As with reform, militancy is not new to Sikhism, which is characterised by a strong martial strand in both faith and practice. This martial tradition can be traced back to the early 17th century, when the Fifth Guru, Arjan Dev, was imprisoned by Mughal rulers, who were suspicious of the strength that Sikhism was gaining. The death of Guru Arjan Dev, in prison, prompted his followers to establish both a military and a political organisation, with which to repel further Mughal harassment. The Sixth Guru, Har Gobind Sahib, was responsible for the creation of the Akal Takht, which is still the central decision-making body of the Sikhs. Guru Har Gobind Sahib also became known for carrying two swords with him at all times – for temporal and spiritual (known as piri and miri) purposes. For the khalsa, or ‘pure’, defending the independence of Sikhism by the use of brawn became integral to the faith, a unique characteristic in comparison to the other major world religions.
Amidst reform processes and militancy, the past five centuries have seen the ebb and flow of fundamentalism within the Sikh ranks. Some of the most prominent of these schismatic uprisings have been the Nirankari, Namdhari, Radhaswami, Nirmale, Sewapanthi and Niladhari movements. Each of these groups came about in an attempt to ‘cleanse’ Sikhism. As such, though each worships the ten Sikh gurus, they also oppose some of the Sikh traditions, and mainstream Sikhs have regularly – and sometimes violently – opposed the actions of these sects.
One of the most prominent of these incidents involved the Nirankari movement, and its trajectory may prove insightful for the current situation surrounding the Dera Sacha Sauda. Sikh religious leader Dayal Das (1783-1855), from Peshawar, founded the Nirankari sect in Rawalpindi. In an attempt to ‘purify’ Sikhism of the rites and rituals that had crept in, he advocated the concept of nirankar, or a ‘formless’ god – a significant departure from the insistence on the supremacy of the text of the Granth Sahib. After Independence, the group’s base moved to Chandigarh, where, during the 1970s, Nirankari leader Avatar Singh wrote his vani, a self-proclaimed scripture. Although the Nirankaris were always adamant that their movement constituted a new ‘spiritual movement’, rather than a new religion, mainstream Sikhs reacted negatively to Avatar Singh’s vani. The tension escalated, and there were violent clashes during 1978 in Amritsar, led by hardliner Jarnail Singh Bhindranwale. Two years later, Nirankari leader Baba Gurbachan Singh was murdered in Delhi.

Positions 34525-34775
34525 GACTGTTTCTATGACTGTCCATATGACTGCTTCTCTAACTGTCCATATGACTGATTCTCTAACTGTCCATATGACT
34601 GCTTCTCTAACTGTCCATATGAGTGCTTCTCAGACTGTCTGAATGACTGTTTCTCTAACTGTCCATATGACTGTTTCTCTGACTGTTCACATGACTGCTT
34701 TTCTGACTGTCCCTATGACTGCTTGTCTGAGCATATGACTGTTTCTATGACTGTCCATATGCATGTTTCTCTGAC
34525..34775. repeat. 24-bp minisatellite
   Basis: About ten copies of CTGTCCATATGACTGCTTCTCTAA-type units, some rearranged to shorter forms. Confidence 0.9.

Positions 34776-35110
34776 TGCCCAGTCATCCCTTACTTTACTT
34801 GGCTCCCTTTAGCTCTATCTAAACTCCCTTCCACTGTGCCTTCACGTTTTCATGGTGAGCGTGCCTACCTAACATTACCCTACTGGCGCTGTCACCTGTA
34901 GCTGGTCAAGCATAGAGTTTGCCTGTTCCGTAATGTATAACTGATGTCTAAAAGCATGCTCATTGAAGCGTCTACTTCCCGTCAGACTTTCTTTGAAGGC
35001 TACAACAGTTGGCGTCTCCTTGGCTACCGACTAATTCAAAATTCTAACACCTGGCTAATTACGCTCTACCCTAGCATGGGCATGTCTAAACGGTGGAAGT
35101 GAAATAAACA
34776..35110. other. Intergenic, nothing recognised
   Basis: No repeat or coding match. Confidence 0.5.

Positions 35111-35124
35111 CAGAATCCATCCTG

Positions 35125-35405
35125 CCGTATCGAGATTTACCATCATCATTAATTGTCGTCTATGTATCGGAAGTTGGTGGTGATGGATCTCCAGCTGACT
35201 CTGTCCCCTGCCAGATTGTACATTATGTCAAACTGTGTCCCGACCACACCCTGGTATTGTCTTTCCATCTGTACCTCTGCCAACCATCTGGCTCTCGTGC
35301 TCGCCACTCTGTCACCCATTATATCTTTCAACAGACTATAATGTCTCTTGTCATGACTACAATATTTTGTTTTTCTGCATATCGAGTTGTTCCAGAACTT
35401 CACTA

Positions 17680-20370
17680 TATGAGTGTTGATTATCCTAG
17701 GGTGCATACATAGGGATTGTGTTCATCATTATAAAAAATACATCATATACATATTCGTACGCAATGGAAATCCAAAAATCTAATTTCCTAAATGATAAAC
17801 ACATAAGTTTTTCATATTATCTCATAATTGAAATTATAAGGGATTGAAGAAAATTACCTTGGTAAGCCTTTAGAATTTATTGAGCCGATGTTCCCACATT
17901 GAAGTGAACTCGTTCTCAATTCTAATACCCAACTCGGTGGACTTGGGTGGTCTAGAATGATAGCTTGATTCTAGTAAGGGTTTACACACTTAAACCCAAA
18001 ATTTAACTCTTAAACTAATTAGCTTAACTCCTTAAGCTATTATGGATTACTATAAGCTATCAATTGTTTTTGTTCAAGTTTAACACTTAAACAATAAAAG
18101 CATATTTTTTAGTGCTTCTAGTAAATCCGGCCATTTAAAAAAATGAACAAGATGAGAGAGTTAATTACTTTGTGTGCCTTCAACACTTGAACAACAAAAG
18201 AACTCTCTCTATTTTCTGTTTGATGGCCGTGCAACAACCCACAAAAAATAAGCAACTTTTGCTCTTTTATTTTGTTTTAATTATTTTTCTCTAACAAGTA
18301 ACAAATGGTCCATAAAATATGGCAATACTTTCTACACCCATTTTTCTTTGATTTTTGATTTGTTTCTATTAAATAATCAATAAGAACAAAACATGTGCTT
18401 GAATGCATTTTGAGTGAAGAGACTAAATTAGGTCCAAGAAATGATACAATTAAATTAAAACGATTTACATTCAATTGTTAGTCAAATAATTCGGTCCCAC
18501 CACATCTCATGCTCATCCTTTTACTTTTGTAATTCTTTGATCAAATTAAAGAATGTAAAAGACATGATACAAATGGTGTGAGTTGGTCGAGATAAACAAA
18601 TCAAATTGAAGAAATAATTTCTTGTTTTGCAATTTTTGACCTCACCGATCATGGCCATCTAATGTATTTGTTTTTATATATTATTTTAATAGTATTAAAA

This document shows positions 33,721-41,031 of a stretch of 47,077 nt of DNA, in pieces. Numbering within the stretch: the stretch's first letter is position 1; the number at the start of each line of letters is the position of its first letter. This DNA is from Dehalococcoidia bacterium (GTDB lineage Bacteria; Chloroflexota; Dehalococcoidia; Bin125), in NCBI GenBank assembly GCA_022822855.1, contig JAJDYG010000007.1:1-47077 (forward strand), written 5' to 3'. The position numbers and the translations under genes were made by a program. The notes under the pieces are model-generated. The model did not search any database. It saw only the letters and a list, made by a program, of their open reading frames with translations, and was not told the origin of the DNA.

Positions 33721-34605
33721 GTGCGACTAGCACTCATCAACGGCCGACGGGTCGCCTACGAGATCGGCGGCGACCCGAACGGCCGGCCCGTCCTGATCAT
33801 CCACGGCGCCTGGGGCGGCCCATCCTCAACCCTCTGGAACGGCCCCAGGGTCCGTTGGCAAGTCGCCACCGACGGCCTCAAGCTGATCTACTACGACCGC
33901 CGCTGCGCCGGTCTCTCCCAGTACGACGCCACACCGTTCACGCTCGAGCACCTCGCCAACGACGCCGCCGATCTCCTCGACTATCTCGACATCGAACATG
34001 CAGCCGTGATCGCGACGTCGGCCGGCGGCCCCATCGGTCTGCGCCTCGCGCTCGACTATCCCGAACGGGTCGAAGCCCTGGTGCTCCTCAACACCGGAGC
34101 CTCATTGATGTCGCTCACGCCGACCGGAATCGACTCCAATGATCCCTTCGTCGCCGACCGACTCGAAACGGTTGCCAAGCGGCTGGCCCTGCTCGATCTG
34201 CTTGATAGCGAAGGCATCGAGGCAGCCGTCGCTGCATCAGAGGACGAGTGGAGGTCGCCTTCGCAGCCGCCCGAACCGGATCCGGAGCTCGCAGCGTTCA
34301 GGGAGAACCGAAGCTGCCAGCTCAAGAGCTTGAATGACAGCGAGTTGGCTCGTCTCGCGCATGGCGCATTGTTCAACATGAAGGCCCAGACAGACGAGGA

The Sikh community has constantly felt vulnerable, a feeling that comes from the perception of being politically short-changed throughout history. In 1929, at the famous Lahore session, Jawaharlal Nehru, then the president of the Indian National Congress, passed a resolution that the Constitution of India would not be finalised until it was acceptable to Sikhs. In 1946, he again reassured the Sikh community that there was nothing objectionable in the idea of Sikhs having a territory of their own. But the Congress suddenly changed its stance after 1947. When a draft of the proposed constitution began circulating in 1949, Sikhs were aghast to find that, instead of autonomous states and a federal constitution, the document proposed a purely unitary structure. Sikhs in the Punjab Assembly subsequently objected. There followed three decades of frustration with the central government of modern India, a standoff that prevented the Sikhs from consolidating their identity in a geographical territory of Punjabi-speaking people.